Number of beating cilia on the entire surface of a single cell

Value 10000 beating cilia/cell
Organism Ciliate Paramecium caudatum
Reference Katsu-Kimura Y, Nakaya F, Baba SA, Mogami Y. Substantial energy expenditure for locomotion in ciliates verified by means of simultaneous measurement of oxygen consumption rate and swimming speed. J Exp Biol. 2009 Jun212(Pt 12):1819-24. doi: 10.1242/jeb.028894. p.1822 right column 2nd paragraphPubMed ID19482999
Primary Source Gueron, S. and Levit-Gurevich, K. (1999). Energetic considerations of ciliary beating and the advantage of metachronal coordination. Proc. Natl. Acad. Sci. USA 96, 12240-12245.PubMed ID10535905
Comments "Paramecium gains propulsive thrust from beating cilia, by which metabolic energy is converted to the mechanical work. Gueron and Levit-Gurevich computed the mechanical thrust of Paramecium cilia beating in metachronal coordination with neighboring cilia (primary source). If we take 2X10^–16 J to be the mechanical work per cilium per beat [cf. fig. 2 in (primary source)], the total power of beating cilia on the entire surface of a single cell (10^4 cilia beating at 40 Hz) can be estimated to be 2.9X10^–7J/hour. This means that the conversion of the mechanical power of ciliary beating to propulsive power (StP) may be far less efficient (0.77%) than that of the conversion of the Ps [swimming power] to the mechanical power of ciliary beating (10.1%). Remarkably low efficiency of energy expenditure is one of the characteristics of Paramecium swimming in the mechanical environment governed by a viscous drag, where large dissipation of the kinetic energy is inevitable in the interaction with surrounding water." See Martinac et al., 2008 PMID 18923187 p.1451 right column bottom paragraph:"A single Paramecium cell is covered by approx. 5,000 cilia and cell membrane is covered by a thick extracellular matrix consisting mainly of the "immobilization antigen" protein (ref 228)." See BNID 112283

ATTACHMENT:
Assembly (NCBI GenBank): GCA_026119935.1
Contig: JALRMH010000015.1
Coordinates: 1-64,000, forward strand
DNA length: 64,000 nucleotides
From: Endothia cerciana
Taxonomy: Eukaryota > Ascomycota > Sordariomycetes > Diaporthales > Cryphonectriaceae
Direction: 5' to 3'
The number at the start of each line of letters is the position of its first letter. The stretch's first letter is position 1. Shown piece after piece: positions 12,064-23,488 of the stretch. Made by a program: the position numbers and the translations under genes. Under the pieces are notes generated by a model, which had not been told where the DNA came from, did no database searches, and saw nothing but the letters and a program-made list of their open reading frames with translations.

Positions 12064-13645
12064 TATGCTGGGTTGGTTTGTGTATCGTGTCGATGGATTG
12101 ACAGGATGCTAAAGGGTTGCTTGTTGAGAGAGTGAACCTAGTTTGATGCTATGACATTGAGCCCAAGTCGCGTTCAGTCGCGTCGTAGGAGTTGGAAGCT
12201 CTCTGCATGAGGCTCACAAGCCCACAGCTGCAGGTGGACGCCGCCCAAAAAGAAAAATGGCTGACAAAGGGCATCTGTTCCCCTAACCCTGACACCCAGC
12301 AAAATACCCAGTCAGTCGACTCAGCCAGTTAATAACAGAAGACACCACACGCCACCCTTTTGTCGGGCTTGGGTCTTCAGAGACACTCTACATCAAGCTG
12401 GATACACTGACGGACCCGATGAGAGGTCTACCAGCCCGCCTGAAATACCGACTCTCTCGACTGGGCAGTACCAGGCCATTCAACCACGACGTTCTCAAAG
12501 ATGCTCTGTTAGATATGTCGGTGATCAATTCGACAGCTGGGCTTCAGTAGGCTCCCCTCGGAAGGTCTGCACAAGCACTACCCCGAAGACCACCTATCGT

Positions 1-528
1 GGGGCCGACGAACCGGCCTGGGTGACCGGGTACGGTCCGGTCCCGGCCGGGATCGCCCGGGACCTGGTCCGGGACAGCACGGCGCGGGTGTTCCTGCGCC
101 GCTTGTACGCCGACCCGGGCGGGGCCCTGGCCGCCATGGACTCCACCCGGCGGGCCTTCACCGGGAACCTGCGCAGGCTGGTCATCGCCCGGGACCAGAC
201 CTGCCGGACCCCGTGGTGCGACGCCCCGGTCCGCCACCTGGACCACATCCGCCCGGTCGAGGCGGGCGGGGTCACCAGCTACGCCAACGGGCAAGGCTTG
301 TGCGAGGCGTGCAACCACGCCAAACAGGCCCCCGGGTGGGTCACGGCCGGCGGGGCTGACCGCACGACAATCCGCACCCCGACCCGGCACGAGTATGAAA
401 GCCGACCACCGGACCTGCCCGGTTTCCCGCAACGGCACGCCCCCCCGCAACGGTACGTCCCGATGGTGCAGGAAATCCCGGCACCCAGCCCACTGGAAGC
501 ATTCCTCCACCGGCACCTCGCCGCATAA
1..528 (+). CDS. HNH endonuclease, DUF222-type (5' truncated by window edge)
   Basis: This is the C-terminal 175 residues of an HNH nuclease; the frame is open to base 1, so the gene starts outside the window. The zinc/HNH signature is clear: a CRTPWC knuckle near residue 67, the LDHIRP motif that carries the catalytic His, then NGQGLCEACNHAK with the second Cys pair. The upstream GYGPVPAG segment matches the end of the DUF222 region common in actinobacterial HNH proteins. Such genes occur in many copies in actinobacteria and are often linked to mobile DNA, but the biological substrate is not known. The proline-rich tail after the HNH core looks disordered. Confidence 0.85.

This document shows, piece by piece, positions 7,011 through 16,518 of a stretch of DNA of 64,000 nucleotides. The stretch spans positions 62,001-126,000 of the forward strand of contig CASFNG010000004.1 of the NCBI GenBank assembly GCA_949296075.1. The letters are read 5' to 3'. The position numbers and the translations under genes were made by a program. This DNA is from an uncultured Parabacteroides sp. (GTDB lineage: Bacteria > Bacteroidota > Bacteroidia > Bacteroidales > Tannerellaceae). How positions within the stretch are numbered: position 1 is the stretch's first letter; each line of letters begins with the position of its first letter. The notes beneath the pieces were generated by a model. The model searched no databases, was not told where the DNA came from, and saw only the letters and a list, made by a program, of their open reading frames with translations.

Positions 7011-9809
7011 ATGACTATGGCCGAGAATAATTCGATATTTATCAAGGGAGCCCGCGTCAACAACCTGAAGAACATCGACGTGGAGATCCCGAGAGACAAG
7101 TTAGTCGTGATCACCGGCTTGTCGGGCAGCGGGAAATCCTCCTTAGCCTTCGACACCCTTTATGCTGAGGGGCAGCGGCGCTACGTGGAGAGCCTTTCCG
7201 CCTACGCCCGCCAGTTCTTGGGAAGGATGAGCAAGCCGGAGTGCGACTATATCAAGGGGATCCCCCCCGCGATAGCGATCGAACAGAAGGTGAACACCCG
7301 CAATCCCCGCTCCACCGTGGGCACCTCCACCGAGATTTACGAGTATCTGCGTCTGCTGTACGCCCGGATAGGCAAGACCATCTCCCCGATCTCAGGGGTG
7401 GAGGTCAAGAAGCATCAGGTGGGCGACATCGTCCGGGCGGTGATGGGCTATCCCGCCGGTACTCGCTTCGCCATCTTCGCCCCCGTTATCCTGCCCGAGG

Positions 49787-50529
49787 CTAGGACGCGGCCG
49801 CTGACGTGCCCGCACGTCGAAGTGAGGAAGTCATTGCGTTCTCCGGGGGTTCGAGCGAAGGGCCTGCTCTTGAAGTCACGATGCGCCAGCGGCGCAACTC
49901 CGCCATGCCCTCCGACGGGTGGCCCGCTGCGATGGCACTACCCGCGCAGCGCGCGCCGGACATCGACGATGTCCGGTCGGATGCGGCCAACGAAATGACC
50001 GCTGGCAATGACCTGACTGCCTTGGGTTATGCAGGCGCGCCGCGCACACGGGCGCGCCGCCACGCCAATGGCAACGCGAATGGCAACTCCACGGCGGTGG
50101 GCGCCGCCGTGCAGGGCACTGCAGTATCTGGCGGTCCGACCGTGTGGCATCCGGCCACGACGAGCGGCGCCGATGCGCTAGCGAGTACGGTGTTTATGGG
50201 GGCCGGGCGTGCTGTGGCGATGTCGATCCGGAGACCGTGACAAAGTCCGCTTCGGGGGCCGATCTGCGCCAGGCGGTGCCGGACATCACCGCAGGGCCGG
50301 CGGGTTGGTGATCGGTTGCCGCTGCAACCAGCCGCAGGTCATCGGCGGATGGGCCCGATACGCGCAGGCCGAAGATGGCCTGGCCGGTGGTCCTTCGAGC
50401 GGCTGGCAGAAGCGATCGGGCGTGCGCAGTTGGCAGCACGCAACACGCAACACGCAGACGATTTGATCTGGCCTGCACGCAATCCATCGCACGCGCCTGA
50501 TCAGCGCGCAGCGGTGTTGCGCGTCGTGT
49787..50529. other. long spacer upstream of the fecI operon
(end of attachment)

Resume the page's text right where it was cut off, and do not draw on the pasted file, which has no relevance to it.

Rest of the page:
Entered by Uri M
ID 110791